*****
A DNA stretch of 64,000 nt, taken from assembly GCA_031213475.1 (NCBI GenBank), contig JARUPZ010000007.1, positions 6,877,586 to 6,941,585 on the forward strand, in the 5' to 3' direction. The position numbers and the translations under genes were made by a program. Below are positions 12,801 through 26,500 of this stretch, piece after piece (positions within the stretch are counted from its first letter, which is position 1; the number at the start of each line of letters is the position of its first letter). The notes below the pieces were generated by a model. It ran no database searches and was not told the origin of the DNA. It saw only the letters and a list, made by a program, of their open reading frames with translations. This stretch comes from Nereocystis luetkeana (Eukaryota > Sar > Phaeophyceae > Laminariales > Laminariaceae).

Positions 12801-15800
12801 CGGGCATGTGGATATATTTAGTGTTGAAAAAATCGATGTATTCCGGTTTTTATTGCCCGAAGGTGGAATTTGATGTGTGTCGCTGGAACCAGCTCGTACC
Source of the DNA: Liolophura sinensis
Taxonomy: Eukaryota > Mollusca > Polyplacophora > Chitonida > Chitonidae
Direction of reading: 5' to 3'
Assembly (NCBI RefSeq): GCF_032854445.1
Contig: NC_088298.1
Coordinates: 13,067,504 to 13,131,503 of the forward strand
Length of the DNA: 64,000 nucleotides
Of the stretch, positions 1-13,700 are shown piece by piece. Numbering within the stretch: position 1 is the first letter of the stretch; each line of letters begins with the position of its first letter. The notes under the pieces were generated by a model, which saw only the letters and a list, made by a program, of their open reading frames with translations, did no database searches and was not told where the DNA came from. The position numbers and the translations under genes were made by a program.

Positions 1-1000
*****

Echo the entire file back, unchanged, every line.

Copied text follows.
A DNA stretch of 64,000 nt, taken from assembly GCA_031213475.1 (NCBI GenBank), contig JARUPZ010000007.1, positions 6,877,586 to 6,941,585 on the forward strand, in the 5' to 3' direction. The position numbers and the translations under genes were made by a program. Below are positions 12,801 through 26,500 of this stretch, piece after piece (positions within the stretch are counted from its first letter, which is position 1; the number at the start of each line of letters is the position of its first letter). The notes below the pieces were generated by a model. It ran no database searches and was not told the origin of the DNA. It saw only the letters and a list, made by a program, of their open reading frames with translations. This stretch comes from Nereocystis luetkeana (Eukaryota > Sar > Phaeophyceae > Laminariales > Laminariaceae).

Positions 12801-15800
12801 CGGGCATGTGGATATATTTAGTGTTGAAAAAATCGATGTATTCCGGTTTTTATTGCCCGAAGGTGGAATTTGATGTGTGTCGCTGGAACCAGCTCGTACC
Source of the DNA: Liolophura sinensis
Taxonomy: Eukaryota > Mollusca > Polyplacophora > Chitonida > Chitonidae
Direction of reading: 5' to 3'
Assembly (NCBI RefSeq): GCF_032854445.1
Contig: NC_088298.1
Coordinates: 13,067,504 to 13,131,503 of the forward strand
Length of the DNA: 64,000 nucleotides
Of the stretch, positions 1-13,700 are shown piece by piece. Numbering within the stretch: position 1 is the first letter of the stretch; each line of letters begins with the position of its first letter. The notes under the pieces were generated by a model, which saw only the letters and a list, made by a program, of their open reading frames with translations, did no database searches and was not told where the DNA came from. The position numbers and the translations under genes were made by a program.

Positions 1-1000